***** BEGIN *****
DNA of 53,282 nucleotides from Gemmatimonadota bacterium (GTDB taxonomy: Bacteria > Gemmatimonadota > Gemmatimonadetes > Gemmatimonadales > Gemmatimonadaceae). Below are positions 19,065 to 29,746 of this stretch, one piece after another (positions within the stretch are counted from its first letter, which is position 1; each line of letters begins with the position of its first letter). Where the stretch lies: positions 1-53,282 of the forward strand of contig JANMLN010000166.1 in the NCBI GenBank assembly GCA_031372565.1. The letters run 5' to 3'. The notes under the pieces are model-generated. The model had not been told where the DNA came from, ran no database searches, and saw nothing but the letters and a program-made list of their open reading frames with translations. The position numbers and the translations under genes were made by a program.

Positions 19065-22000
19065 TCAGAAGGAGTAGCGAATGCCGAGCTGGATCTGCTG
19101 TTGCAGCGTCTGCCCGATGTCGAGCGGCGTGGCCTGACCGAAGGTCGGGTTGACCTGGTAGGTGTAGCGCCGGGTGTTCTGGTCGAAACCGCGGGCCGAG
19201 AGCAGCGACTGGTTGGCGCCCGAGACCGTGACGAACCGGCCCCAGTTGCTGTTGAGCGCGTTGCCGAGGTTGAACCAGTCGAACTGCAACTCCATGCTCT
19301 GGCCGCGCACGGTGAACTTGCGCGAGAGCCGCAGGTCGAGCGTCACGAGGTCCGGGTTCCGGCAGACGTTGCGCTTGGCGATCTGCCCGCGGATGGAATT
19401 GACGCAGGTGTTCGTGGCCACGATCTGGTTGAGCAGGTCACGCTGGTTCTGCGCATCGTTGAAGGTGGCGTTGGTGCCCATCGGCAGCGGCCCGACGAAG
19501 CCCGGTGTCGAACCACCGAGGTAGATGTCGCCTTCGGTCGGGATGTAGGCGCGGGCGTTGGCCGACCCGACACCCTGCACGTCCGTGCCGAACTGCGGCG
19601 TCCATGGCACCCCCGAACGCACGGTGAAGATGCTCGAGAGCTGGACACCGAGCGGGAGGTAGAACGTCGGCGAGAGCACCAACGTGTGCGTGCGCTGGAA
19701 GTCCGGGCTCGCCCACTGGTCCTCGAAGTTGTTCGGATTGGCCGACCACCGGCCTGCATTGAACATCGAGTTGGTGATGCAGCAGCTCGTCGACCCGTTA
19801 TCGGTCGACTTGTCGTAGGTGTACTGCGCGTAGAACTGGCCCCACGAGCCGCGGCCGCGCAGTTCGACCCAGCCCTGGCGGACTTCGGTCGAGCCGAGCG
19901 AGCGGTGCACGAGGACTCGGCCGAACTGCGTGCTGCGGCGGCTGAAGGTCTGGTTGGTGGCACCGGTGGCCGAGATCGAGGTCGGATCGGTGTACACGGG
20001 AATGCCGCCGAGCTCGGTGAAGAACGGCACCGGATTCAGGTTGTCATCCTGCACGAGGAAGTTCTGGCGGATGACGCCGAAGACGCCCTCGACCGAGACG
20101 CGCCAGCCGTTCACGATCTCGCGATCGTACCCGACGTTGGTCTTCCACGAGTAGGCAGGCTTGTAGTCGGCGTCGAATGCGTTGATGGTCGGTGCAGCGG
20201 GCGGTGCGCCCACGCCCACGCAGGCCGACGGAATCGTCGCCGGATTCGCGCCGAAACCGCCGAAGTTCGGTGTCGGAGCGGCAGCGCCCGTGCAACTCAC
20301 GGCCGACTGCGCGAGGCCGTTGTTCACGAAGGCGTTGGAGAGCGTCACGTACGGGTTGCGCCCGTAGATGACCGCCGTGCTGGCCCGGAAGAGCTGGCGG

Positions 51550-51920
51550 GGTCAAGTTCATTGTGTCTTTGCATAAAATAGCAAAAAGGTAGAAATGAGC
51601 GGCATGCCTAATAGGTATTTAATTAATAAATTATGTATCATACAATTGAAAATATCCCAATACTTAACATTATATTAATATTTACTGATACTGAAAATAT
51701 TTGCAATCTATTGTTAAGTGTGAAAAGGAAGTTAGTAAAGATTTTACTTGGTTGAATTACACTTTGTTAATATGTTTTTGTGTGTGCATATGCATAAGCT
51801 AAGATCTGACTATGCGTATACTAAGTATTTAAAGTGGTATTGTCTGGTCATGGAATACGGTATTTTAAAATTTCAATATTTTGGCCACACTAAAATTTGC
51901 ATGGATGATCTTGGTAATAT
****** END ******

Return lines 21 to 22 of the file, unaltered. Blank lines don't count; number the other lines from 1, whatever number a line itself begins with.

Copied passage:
51801 AAGATCTGACTATGCGTATACTAAGTATTTAAAGTGGTATTGTCTGGTCATGGAATACGGTATTTTAAAATTTCAATATTTTGGCCACACTAAAATTTGC
51901 ATGGATGATCTTGGTAATAT